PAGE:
[LLVMdev] [RFC] Extend LLVM IR to express "fast-math" at a per-instruction level

Joshua Cranmer pidgeot18 at gmail.com
Tue Oct 30 21:11:13 PDT 2012

On 10/30/2012 10:28 PM, Michael Ilseman wrote:
> On Oct 30, 2012, at 4:19 PM, Dan Gohman <dan433584 at gmail.com 
> <mailto:dan433584 at gmail.com>> wrote:
>> On Tue, Oct 30, 2012 at 2:25 PM, Michael Ilseman <milseman at apple.com 
>> <mailto:milseman at apple.com>> wrote:
>>     no signed zeros (S)
>>       - The optimizer is allowed to not distinguish between -0 and +0
>>     for the
>>         purposes of optimizations.
>> Ok, I checked LLVM CodeGen's existing -enable-no-infs-fp-math 
>> and -enable-no-nans-fp-math flags, and GCC's -ffinite-math-only flag, 
>> and they all say they apply to results as well as arguments. Do you 
>> have a good reason for varying from existing practice here?
> The primary example I was trying to simplify with that change was x * 
> 0 ==> 0. It can be performed if you assume NIS inputs, or NS inputs 
> and N outputs. This is because Inf * 0 is NaN. In hindsight, this is 
> all making things more confusing, so I think I'll go back to 
> "arguments and results" and allow this optimization for NS. GCC gets 
> around this by lumping Inf and NaN under the same command line option.
>> Phrasing these from the perspective of the optimizer is a little 
>> confusing here.
> I think it might be clearer to change "The optimizer is allowed to …" 
> to "Allow optimizations to …" and clean up the wording a bit.
>> Also, "The optimizer is allowed to [not care about X]" read literally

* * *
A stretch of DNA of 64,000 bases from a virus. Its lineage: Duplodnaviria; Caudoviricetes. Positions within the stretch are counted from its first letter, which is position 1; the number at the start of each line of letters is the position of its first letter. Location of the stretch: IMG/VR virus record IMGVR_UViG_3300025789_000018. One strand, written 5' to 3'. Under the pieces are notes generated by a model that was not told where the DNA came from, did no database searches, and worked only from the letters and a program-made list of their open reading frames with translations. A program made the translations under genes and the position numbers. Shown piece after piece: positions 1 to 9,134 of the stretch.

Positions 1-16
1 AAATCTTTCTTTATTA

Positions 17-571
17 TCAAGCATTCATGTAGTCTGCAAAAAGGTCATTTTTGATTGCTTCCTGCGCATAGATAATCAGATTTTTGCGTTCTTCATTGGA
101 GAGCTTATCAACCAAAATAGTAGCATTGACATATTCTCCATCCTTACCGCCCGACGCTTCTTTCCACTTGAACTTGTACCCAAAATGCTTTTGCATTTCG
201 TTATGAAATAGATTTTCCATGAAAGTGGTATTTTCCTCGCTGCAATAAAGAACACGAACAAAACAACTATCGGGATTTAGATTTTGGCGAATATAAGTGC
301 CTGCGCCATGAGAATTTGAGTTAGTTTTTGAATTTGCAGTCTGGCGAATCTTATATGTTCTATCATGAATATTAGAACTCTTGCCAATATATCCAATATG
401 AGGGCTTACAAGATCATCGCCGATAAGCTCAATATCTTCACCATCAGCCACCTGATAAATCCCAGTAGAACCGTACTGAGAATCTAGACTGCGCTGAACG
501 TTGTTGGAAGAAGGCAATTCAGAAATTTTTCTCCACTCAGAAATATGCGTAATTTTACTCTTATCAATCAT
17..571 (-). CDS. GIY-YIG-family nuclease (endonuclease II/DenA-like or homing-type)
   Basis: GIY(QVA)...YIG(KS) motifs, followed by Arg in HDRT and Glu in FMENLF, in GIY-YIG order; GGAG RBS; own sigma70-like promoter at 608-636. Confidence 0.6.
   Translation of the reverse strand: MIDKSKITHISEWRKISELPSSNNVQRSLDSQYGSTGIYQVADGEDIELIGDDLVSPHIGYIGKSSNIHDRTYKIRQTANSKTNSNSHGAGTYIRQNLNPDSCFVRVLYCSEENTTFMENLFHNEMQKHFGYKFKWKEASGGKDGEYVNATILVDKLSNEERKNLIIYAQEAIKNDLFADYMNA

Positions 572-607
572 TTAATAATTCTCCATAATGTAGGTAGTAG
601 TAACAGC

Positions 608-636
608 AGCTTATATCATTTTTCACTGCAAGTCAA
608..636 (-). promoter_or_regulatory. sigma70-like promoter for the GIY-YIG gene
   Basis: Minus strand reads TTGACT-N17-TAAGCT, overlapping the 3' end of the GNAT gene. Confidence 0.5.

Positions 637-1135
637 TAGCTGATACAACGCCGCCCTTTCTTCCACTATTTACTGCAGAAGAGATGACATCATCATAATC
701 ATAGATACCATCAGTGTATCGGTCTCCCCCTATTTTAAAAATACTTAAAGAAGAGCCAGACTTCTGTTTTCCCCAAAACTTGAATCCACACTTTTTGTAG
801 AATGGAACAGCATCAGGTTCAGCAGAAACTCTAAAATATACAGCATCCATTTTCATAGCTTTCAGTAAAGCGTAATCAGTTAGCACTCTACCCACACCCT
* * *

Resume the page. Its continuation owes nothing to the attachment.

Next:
>> means that the semantics for X are unconstrained, which would be 
>> Undefined Behavior. For I and N here you have a second sentence which 
>> says only the result is undefined, but for S you don't.
> 'S' shouldn't have any undefined behavior, it just allows 
> optimizations to not distinguish between +/-0. It's perfectly legal 
> for the operation to receive a negative zero, the operation just might 
> treat it exactly the same as a positive zero. I would rather have that 
> than undefined behavior.

I'm not an expert in writing specifications, but I think defining the S 
flag in this manner would be preferable:
no signed zeros (S) - If present, then the result of a floating point 
operation with -0.0 or +0.0 as an operand is either the result of the 
operation with the original specified values or the result of the 
operation with the +0.0 or -0.0 replaced with its opposite sign.

As a side note, it's never explicitly stated in the language reference 
how much of IEEE 754 semantics floating point operations must follow.

Joshua Cranmer
News submodule owner
DXR coauthor

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